By Mark Webber
Everywhere Niki went, he had that infamous accident on display. People literally could see, underneath that red cap he always wore, the result of his whole head and scalp having been burnt to a cinder.
For some, it might have been confronting or uncomfortable. But, really, it was such a powerful image of the human spirit.
Nothing was off limits when talking to Niki. It’s a bit of a gentleman’s agreement, I suppose, that you don’t talk about the actual moment of impact in a crash. But I did want to ask him what he thought of the movie Rush, which came out a few years ago and was about his accident.
I wanted to know how much of it was correct and so on, and he said he loved the movie.
It was sort of our chance to talk about the accident, about how he was pulled out of the car, that he actually stood up – an amazing display of fight or flight – and then went into a coma and was actually given his last rites by his hospital bed.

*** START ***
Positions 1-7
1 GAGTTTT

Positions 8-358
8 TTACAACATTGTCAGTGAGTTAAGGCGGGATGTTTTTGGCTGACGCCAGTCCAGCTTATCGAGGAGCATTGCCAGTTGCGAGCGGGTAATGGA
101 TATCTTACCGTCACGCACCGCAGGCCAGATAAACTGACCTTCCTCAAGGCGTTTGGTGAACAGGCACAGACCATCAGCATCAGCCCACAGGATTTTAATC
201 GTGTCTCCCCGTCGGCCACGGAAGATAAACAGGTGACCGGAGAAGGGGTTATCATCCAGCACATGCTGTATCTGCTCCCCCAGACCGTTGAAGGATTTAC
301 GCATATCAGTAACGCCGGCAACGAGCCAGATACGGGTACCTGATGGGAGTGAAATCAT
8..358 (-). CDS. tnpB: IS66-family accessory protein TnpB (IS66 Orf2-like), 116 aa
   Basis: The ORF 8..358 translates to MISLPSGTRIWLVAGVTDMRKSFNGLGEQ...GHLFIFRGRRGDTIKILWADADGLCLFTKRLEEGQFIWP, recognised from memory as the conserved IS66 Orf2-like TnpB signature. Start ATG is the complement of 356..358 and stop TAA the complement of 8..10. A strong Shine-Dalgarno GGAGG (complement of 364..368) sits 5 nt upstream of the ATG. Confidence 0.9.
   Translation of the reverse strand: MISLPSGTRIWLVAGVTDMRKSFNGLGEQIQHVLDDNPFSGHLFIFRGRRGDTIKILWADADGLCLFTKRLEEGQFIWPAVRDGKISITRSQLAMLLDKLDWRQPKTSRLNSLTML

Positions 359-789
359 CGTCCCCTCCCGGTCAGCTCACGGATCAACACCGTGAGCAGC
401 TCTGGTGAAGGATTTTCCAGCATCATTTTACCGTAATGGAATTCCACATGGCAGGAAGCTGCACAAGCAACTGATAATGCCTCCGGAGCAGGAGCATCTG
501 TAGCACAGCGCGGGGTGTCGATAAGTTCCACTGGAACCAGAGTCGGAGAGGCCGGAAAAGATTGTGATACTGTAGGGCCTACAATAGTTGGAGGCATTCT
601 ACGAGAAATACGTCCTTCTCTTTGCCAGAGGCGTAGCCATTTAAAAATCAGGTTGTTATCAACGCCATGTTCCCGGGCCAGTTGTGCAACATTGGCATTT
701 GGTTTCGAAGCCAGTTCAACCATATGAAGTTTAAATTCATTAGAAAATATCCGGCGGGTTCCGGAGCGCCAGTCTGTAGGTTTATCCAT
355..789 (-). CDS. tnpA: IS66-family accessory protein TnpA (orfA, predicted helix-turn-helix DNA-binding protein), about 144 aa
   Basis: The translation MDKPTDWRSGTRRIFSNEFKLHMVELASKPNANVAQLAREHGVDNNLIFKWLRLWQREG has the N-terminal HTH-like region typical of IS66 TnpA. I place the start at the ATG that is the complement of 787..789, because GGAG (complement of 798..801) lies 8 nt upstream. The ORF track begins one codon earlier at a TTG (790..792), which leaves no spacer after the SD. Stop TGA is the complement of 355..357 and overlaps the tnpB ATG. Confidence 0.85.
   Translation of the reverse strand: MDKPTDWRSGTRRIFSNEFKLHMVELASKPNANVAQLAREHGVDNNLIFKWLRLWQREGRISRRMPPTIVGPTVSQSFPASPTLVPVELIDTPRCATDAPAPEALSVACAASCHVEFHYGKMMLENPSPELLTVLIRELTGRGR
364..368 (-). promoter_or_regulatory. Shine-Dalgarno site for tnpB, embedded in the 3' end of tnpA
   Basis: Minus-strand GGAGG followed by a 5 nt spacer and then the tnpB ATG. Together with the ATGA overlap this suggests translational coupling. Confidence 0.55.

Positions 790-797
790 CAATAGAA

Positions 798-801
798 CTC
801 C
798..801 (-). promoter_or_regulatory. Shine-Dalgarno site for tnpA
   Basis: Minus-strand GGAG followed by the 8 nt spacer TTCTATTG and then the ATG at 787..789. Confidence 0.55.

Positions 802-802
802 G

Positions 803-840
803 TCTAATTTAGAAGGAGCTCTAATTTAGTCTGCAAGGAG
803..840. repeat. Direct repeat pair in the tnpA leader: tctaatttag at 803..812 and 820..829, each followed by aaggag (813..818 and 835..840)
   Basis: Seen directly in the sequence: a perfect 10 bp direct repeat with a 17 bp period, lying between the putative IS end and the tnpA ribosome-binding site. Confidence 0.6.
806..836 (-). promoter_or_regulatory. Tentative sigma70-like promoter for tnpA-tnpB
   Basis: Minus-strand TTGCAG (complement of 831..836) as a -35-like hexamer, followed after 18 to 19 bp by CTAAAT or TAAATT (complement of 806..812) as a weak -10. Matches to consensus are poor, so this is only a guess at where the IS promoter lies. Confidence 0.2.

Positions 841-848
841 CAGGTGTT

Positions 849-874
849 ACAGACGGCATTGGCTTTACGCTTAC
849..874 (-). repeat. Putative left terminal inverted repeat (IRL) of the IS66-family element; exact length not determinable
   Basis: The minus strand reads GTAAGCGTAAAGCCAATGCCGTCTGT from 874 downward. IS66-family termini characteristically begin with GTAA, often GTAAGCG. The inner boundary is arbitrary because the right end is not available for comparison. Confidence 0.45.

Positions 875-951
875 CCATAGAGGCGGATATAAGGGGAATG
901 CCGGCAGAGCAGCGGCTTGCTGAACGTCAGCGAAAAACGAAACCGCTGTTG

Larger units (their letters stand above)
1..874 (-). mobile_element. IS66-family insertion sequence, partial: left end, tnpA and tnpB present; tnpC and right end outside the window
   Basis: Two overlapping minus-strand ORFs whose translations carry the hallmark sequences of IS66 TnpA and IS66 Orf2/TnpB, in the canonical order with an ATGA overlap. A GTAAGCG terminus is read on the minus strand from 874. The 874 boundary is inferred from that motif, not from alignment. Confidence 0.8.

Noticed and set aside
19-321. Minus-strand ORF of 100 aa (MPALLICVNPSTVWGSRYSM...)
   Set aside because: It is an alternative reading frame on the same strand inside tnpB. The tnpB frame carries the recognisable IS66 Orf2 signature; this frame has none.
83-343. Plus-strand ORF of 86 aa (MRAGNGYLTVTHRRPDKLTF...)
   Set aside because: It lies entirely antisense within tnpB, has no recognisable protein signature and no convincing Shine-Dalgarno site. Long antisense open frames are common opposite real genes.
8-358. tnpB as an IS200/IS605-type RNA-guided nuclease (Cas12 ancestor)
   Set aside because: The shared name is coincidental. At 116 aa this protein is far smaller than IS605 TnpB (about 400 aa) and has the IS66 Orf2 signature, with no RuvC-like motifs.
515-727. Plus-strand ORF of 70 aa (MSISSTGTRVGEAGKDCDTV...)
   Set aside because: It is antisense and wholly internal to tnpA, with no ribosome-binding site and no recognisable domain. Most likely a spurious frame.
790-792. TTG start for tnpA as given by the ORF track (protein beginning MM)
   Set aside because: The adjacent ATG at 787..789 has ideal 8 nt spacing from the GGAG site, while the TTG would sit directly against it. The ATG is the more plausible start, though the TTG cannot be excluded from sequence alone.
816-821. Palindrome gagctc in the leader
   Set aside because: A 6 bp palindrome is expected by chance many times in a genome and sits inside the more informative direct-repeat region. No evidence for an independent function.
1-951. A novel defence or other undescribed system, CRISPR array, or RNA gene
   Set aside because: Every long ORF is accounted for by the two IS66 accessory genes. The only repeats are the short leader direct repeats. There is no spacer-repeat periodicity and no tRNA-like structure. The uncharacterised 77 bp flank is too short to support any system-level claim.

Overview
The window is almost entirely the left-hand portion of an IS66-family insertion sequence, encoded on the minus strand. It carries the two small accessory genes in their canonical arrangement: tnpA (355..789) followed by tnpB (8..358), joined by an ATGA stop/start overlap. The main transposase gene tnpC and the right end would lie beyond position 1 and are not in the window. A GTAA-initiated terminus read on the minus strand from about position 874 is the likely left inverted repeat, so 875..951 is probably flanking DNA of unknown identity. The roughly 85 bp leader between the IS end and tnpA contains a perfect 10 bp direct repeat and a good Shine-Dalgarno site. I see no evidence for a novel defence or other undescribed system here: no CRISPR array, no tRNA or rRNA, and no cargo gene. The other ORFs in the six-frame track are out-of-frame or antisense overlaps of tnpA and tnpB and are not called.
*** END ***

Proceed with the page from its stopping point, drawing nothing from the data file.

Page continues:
The nurse made that decision but Niki was furious about it later. He was angry that a priest had been basically sending him on his way to God. He wasn’t done yet.
I was born the same year that accident happened at Nürburgring in Germany. As I was growing up, I’d hear my dad talk about it. Then, as I started racing, I got to see that corner and came to know that track at well.
I’ve seen the kind of cars that were being raced at the time. As I became more experienced, I was able to build the scenario in my mind and imagine what happened.
Then you get to know the person himself, and that’s when it started to really hit me how powerful and significant that moment was.
Niki was very stubborn, like most top-flight sportspeople. But he was often, frustratingly, correct. It’s like he’d been here before. His strike rate of giving the right advice, making the right decisions and backing himself in certain scenarios was extraordinary.
That’s sort of what happened on that fateful day in 1976. He told everyone before the race that it shouldn’t go ahead, that the track was too dangerous with the speed of the cars by then, and that the drivers should boycott it.
But there were 120,000 punters there to see him and he was narrowly out-voted by his colleagues, so he just got on with it. He had the coconuts to take it on the chin.
It might have cost him his life. You’ve got to remember, there weren’t many sports in the 1970s like Formula 1, where they were losing so many people. This is a serious sport – you can die while competing. A lot of guys did and a lot of them were Niki’s friends.
For him to have that position before the event and then to have his accident, it’s like he foresaw it happening.